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Unformatted text preview: MATH321 HOMEWORK SOLUTIONS HOMEWORK #1 Section 1.2: Problems 1, 2, 11, 12, 13, 15, 16, 17, 18 Section 1.3: Problems 1, 8, 10, 13, 17, 19, 24, 25 Section 1.4: Problems 1, 2(a)(d), 3(a), 4(a), 6, 10 Krzysztof Galicki Problem 1.2.1 (See Answers to Selected Exercises ). Problem 1.2.2 ~ 0 = O = 0 0 0 0 0 0 0 0 0 0 0 0 . Problem 1.2.11 The axioms VS.1,2,5,6,7,8 are trivially satisfied as there is only one element in V . By definition 0 is the zero vector and it is its own inverse so that (VS.34) are likewise true. Problem 1.2.12 We know that F ( R , R ) is a vector space. The zero function f ( x ) is even. Adding two even functions gives an even function. Finally, if f ( x ) is even so is cf ( x ). Hence, VS.18 must all be satisfied (as they are already satisfied for F ( R , R )). That is, the set of even functions in F ( R , R ) forms a vector subspace. Problem 1.2.13 The axioms VS.13 are satisfied with the only possible zero vector being (0 , 1). The axiom VS.4 is not satisfied as ( a 1 , 0) has no inverse, i.e., there is no element ( b 1 ,b 2 ) such that ( b 1 ,b 2 ) + ( a 1 , 0) = (0 , 1) . The axioms VS.57 are satisfied but VS.8 fails as, for example, (1 + 1)( a 1 ,a 2 ) = 2( a 1 ,a 2 ) = (2 a 1 ,a 2 ) but ( a 1 ,a 2 ) + ( a 1 ,a 2 ) = (2 a 1 ,a 2 a 2 ) . Problem 1.2.15 No. The operation of vector addition is not affected by changing F from R to C . But scalar multiplication is not really defined on V as, for example, multiplication by i turns real vectors into vectors with imaginary complex coordinates....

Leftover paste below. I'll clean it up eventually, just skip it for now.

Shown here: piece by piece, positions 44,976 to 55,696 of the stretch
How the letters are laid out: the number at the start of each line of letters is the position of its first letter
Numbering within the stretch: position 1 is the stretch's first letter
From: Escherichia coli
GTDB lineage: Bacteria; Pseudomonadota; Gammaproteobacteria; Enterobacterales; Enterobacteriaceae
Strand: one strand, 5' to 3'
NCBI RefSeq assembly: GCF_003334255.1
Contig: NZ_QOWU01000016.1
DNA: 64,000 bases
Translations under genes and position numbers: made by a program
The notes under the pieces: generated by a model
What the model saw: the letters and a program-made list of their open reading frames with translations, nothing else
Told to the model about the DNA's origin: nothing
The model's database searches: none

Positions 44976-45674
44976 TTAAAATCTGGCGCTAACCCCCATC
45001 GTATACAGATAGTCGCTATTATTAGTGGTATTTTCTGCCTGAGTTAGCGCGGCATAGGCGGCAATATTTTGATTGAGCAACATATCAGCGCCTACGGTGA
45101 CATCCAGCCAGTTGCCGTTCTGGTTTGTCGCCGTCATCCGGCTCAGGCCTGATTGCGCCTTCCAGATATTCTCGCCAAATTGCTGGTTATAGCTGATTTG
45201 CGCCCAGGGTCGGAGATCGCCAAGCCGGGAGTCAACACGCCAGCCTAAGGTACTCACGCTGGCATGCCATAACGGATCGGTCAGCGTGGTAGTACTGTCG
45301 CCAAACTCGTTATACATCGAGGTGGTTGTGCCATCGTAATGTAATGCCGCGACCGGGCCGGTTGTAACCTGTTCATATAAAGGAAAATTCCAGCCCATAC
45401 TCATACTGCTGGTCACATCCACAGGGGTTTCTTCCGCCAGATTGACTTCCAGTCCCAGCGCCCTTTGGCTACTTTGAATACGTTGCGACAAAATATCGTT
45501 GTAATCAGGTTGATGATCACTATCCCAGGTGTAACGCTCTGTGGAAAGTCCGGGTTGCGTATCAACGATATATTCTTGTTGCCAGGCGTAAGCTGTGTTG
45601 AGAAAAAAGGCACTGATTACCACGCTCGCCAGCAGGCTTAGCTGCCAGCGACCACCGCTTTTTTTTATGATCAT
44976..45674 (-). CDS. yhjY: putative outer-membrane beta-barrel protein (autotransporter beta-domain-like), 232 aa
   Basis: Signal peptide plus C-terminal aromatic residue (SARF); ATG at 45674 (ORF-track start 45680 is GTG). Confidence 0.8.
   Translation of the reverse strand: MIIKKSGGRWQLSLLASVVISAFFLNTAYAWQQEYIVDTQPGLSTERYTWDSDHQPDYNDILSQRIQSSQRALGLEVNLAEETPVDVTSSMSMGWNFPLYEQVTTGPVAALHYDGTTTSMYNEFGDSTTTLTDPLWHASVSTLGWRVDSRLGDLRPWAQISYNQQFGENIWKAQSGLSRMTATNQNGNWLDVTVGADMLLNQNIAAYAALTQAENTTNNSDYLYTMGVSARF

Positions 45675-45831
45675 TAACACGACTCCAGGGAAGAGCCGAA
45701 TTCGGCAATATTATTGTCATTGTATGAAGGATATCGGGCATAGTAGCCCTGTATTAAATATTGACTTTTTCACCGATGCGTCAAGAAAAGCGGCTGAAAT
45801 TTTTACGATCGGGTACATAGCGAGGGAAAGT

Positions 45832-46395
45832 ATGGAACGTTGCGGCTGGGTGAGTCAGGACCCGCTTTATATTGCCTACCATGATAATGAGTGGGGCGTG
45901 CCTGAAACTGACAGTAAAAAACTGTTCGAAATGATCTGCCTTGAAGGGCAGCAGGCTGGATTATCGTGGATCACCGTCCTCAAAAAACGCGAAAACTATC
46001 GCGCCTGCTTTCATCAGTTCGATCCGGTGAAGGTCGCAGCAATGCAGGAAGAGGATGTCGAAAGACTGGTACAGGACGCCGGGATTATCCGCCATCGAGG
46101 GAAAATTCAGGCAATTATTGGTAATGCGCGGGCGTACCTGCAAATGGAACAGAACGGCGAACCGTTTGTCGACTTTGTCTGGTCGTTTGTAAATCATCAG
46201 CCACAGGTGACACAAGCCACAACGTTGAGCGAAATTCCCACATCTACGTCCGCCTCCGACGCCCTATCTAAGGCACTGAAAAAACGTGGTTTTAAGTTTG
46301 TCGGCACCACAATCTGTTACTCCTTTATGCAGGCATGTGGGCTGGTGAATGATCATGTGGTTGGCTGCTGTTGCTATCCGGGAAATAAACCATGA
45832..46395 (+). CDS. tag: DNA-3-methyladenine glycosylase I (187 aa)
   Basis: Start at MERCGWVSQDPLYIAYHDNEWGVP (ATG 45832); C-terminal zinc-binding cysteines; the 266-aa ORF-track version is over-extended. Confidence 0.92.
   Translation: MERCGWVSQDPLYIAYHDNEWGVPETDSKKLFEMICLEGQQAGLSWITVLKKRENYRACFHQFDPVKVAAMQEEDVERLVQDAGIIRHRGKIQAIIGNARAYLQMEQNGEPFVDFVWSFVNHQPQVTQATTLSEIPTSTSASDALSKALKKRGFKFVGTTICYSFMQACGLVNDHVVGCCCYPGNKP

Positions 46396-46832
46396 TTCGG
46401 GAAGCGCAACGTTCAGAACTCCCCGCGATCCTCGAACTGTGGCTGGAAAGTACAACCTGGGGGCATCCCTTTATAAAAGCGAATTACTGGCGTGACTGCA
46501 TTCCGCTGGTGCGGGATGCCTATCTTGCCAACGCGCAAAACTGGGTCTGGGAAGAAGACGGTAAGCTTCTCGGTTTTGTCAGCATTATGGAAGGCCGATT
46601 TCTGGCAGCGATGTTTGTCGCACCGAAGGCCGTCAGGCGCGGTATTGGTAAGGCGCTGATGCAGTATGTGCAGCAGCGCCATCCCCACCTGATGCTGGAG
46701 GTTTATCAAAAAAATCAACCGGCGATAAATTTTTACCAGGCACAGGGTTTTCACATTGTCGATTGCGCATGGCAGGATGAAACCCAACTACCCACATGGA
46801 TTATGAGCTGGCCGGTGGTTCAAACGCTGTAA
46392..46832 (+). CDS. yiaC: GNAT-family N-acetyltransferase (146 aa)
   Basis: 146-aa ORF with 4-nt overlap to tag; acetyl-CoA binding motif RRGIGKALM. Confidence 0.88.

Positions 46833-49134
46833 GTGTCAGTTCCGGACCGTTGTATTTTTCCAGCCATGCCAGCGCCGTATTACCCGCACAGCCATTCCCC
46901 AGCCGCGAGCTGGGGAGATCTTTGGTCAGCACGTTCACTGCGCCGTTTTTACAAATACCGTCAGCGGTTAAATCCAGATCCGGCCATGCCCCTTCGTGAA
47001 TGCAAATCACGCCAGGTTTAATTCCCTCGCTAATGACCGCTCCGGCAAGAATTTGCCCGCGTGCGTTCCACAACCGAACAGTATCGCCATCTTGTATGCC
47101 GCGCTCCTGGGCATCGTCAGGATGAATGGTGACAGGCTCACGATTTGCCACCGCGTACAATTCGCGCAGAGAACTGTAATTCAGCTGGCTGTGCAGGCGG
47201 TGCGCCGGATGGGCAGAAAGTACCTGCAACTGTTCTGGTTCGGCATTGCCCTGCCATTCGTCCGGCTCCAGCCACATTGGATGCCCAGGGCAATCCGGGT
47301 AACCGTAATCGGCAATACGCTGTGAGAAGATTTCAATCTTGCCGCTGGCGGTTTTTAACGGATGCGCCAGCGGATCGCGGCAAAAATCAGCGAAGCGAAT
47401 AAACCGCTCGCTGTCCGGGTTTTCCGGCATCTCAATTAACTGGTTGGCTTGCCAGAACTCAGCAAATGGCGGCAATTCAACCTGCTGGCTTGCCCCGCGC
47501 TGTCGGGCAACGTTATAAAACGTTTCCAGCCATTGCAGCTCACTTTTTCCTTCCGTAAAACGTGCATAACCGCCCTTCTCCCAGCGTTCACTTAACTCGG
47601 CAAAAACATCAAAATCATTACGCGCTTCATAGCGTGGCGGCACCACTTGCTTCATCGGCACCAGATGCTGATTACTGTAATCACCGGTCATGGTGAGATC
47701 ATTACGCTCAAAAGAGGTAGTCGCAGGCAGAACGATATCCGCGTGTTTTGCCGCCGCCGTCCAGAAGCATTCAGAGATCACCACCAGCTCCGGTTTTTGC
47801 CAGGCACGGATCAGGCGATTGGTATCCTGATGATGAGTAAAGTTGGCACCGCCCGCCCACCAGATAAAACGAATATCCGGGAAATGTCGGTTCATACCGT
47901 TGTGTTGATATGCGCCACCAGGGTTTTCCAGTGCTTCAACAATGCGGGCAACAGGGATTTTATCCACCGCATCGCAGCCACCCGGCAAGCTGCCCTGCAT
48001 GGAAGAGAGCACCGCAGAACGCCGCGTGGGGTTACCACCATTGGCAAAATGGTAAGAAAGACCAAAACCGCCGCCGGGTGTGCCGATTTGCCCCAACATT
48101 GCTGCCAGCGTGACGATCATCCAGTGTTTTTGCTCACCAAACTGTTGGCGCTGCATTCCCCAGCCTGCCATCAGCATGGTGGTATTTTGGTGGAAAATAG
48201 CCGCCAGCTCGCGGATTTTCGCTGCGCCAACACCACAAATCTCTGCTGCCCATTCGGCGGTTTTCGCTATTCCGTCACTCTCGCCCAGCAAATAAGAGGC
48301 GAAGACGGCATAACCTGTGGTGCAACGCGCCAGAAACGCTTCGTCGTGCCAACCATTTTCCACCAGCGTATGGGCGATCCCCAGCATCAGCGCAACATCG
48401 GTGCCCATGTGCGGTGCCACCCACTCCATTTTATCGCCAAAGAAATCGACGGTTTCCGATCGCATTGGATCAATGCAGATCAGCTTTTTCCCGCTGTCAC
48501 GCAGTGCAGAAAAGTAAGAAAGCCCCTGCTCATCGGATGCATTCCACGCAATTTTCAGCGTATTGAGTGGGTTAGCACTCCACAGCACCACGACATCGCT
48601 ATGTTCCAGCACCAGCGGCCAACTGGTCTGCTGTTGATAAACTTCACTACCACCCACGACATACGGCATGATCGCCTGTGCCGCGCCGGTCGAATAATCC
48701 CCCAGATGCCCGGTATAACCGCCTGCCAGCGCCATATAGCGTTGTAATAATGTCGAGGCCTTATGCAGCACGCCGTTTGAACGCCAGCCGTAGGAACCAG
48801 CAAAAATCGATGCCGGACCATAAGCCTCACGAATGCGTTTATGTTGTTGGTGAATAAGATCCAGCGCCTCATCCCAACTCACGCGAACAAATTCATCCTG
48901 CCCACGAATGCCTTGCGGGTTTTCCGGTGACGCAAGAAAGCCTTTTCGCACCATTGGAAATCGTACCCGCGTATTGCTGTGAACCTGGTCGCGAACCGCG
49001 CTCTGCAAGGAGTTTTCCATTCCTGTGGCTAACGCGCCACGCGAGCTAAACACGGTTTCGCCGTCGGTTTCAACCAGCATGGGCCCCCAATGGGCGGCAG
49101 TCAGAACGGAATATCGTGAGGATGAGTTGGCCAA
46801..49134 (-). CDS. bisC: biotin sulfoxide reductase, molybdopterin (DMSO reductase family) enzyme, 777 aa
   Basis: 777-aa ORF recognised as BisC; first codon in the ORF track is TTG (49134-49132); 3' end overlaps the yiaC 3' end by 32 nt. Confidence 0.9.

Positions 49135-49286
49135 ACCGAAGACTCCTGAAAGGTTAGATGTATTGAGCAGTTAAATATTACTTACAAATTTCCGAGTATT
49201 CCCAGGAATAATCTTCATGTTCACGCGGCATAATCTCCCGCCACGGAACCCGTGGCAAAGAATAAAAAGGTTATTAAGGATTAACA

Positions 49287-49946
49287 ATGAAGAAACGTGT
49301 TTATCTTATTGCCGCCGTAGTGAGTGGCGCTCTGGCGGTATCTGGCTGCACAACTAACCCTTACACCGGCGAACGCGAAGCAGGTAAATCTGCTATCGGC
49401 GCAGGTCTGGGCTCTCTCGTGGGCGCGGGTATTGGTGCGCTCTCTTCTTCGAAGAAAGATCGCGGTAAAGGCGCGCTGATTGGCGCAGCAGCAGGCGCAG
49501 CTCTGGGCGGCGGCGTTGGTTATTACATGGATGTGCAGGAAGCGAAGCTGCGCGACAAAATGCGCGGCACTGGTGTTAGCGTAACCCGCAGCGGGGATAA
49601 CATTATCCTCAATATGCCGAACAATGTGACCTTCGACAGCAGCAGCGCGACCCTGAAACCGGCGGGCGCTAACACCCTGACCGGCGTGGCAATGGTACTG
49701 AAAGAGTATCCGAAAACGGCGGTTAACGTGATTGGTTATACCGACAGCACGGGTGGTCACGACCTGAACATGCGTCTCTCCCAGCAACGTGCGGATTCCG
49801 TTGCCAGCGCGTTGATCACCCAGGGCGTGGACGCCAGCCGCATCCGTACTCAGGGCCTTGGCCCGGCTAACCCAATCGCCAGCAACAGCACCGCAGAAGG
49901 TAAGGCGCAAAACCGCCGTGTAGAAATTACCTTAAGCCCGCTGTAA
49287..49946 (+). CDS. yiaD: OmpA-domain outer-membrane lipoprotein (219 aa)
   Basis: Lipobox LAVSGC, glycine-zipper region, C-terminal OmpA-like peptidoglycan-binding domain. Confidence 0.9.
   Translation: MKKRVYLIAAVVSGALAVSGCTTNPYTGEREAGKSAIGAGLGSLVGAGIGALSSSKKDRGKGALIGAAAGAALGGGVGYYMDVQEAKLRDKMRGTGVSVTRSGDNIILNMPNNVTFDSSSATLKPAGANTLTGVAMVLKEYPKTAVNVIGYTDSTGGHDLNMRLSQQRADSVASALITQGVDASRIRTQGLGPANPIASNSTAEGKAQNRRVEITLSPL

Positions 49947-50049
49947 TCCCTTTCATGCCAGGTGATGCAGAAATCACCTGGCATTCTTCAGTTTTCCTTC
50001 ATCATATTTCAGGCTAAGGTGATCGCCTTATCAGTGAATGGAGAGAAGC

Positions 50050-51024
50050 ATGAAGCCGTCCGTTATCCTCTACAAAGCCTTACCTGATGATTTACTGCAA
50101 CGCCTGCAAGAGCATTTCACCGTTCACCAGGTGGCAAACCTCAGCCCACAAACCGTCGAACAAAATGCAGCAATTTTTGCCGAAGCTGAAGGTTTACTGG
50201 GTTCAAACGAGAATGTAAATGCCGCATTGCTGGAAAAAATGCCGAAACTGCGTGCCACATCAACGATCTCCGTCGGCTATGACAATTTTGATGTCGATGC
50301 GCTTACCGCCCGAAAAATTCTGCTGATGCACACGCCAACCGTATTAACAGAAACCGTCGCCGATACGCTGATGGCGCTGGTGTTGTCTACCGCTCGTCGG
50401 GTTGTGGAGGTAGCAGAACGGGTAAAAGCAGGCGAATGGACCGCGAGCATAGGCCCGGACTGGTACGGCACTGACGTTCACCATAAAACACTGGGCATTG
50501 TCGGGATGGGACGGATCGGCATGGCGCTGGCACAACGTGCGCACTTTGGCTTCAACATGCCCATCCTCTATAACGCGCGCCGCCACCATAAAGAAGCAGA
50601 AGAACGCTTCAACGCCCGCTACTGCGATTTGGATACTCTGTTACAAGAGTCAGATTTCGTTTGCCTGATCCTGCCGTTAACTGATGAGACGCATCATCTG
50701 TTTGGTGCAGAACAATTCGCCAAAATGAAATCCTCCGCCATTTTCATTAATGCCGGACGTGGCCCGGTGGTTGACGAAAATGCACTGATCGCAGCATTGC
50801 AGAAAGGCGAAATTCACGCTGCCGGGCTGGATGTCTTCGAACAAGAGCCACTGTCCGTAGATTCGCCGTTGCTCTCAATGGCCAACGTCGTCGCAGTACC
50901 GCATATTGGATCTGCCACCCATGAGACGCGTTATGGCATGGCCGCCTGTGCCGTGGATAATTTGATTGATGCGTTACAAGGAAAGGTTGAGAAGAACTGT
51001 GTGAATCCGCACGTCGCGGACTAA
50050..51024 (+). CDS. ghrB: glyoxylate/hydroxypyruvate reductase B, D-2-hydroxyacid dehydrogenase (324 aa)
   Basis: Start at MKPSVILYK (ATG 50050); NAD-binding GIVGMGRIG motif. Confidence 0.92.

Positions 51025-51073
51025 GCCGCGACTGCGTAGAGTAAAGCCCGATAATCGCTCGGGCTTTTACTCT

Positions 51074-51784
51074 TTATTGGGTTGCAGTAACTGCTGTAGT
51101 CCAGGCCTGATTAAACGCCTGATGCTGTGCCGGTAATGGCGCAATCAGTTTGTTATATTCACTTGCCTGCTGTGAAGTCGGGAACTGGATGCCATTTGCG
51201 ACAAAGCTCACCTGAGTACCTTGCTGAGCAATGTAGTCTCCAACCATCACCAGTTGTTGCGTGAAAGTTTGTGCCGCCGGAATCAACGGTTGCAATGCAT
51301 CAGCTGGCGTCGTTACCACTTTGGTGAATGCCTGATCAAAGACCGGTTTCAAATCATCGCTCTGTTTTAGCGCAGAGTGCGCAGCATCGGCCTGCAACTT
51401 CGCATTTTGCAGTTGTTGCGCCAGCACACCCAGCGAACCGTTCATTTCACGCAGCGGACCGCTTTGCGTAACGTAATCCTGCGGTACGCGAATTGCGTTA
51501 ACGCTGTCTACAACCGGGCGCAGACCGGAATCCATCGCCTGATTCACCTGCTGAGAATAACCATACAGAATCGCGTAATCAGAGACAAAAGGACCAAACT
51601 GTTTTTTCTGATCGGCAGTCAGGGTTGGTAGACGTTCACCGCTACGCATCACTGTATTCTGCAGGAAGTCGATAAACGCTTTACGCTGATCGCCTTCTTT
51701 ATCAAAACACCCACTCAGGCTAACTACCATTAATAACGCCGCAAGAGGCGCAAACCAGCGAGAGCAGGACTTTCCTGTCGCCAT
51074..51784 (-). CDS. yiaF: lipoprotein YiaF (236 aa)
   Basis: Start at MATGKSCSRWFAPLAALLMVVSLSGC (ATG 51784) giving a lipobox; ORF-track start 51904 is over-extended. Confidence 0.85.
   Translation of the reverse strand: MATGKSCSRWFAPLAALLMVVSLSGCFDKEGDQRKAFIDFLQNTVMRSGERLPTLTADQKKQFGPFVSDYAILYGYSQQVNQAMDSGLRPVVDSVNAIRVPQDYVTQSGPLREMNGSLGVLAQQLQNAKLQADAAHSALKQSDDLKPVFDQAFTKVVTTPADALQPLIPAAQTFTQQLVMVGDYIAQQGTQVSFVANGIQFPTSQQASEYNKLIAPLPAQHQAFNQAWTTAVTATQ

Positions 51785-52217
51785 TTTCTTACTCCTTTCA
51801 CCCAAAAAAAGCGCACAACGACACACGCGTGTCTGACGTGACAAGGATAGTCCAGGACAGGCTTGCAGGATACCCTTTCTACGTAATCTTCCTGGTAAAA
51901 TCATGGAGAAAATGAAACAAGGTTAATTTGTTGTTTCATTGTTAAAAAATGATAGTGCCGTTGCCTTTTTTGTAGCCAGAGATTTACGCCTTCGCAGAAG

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This note was uploaded on 11/30/2009 for the course MATH 115A taught by Professor Liu during the Winter '07 term at UCLA.
 Winter '07
 Liu
 Math, Linear Algebra, Algebra

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